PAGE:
The name Nuggett is of Anglo-Saxon
origin and came from when the family lived in the settlement of Newdigate in the county of Surrey
. The surname Nuggett belongs to the large category of Anglo-Saxon habitation
names, which are derived from pre-existing names for towns, villages, parishes, or farmsteads.
Early Origins of the Nuggett family
The surname Nuggett was first found in Surrey
at Newdigate, a village and civil parish in the Mole Valley which dates back to 1167 where it was listed as Niudegate and literally meant "gate by the new wood" from the Old English words niwe + wudu + geat. CITATION[CLOSE]
Mills, A.D., Dictionary of English Place-Names. Oxford: Oxford University Press, 1991. Print. (ISBN 0-19-869156-4)
Early History of the Nuggett family
This web page shows only a small excerpt of our Nuggett research.Another 185 words (13 lines of text) covering the years 1181, 1640, 1500, 1535, 1535, 1571, 1610, 1602, 1678, 1677, 1660, 1644, 1709, 1668 and 1727 are included under the topic Early Nuggett History in all our PDF Extended History products and printed products wherever possible.
Nuggett Spelling Variations
It is only in the last few hundred
years that the English language has been standardized. For that reason, early Anglo-Saxon
surnames like Nuggett are characterized by many spelling variations
. As the English language changed and incorporated elements of other European languages, even literate people changed the spelling of their names. Scribes and monks in the Middle Ages spelled names they sounded, so it is common to find several variations that refer to a single person. The variations of the name Nuggett include: Newdegate, Niwodegate, Newdigate, Newgate and others.
Early Notables of the Nuggett family (pre 1700)
Notables of the family at this time include Sebastian Newdigate, O.Cart., (1500-1535), the seventh child of John Newdigate, Sergeant-at-law; he was executed for treason on June 19th, 1535 for his refusal to accept Henry VIII's assumption of supremacy over the Church in England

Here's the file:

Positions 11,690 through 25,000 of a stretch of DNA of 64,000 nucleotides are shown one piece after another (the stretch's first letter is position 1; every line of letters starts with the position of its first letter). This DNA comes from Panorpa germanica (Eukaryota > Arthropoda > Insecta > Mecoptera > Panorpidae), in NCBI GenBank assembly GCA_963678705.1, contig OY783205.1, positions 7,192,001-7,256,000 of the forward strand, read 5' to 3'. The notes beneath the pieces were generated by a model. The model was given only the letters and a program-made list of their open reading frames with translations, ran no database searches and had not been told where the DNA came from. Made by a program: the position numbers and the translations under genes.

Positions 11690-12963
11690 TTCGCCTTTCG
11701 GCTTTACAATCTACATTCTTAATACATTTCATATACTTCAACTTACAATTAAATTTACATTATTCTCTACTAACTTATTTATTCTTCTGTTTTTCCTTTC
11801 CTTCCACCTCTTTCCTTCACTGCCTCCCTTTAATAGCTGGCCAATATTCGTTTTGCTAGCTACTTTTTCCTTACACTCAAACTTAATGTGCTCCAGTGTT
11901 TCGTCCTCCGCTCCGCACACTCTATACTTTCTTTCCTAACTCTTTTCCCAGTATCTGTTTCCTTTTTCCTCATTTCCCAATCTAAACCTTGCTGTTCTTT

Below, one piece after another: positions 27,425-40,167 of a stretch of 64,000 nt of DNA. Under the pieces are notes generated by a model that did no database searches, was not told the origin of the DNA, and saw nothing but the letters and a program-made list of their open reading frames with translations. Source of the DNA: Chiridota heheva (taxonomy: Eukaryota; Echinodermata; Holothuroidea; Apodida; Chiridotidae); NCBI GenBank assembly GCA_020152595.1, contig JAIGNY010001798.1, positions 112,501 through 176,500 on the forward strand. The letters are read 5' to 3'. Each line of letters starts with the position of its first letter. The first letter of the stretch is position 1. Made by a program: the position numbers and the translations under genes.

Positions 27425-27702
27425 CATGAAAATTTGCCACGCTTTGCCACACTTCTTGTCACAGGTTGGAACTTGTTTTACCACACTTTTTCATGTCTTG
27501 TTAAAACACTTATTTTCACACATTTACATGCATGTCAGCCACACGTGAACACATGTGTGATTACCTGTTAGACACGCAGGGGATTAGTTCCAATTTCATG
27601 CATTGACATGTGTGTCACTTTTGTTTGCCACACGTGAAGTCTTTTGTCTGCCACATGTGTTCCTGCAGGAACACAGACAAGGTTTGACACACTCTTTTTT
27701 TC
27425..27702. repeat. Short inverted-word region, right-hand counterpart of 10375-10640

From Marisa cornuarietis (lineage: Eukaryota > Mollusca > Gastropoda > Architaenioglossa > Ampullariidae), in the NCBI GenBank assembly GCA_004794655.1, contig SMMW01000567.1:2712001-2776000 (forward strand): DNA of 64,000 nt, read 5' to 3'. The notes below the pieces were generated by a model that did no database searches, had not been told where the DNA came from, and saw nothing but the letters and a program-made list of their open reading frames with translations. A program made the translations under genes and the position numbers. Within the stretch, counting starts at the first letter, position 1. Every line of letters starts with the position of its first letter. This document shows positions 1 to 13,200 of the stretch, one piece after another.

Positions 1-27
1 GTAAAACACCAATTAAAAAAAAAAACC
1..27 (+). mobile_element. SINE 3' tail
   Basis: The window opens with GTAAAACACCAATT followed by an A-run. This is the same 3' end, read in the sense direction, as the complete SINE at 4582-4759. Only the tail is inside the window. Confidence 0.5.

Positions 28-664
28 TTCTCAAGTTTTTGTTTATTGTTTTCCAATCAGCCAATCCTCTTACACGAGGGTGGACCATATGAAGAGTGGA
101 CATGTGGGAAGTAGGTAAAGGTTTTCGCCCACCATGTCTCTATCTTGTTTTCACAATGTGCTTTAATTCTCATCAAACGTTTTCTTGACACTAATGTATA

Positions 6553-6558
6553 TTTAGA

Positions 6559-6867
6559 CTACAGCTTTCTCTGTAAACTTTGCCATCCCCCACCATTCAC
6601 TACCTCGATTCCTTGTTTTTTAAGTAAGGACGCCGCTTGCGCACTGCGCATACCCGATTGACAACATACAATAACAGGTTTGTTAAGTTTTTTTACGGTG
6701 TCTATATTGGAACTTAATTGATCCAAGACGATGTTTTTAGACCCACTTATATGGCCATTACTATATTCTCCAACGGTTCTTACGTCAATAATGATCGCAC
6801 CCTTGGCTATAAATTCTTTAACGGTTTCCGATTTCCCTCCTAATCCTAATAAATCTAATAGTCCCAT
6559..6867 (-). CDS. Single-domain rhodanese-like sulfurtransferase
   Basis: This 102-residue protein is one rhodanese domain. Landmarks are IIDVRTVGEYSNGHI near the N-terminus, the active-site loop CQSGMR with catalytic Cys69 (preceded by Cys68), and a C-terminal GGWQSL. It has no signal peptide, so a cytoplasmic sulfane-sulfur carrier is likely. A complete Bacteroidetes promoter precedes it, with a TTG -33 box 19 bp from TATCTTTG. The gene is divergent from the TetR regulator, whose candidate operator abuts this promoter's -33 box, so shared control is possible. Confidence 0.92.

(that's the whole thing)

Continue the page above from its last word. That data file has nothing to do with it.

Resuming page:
, he was beatified by the Catholic Church; Sir... Another 56 words (4 lines of text) are included under the topic Early Nuggett Notables in all our PDF Extended History products and printed products wherever possible.
Migration of the Nuggett family to the New World and Oceana
Many English families tired of political and religious strife left Britain for the new colonies in North America. Although the trip itself offered no relief - conditions on the ships were extremely cramped, and many travelers arrived diseased, starving, and destitute - these immigrants believed the opportunities that awaited them were worth the risks. Once in the colonies, many of the families did indeed prosper and, in turn, made significant contributions to the culture and economies of the growing colonies. An inquiry into the early roots of North American families has revealed a number of immigrants bearing the name Nuggett or a variant listed above: John Newgate (also Newdegate) settled in Boston in 1635; Jane Newdigate, who settled in Virginia in 1664; and Nathaniel Newdigate, who arrived in Rhode Island in 1750..
The Nuggett Motto
The motto was originally a war cry or slogan. Mottoes first began to be shown with arms in the 14th and 15th centuries, but were not in general use until the 17th century. Thus the oldest coats of arms generally do not include a motto. Mottoes seldom form part of the grant of arms: Under most heraldic authorities, a motto is an optional component of the coat of arms, and can be added to or changed at will; many families have chosen not to display a motto.
Motto: Confide recte agens
Motto Translation: Trust in fair dealing.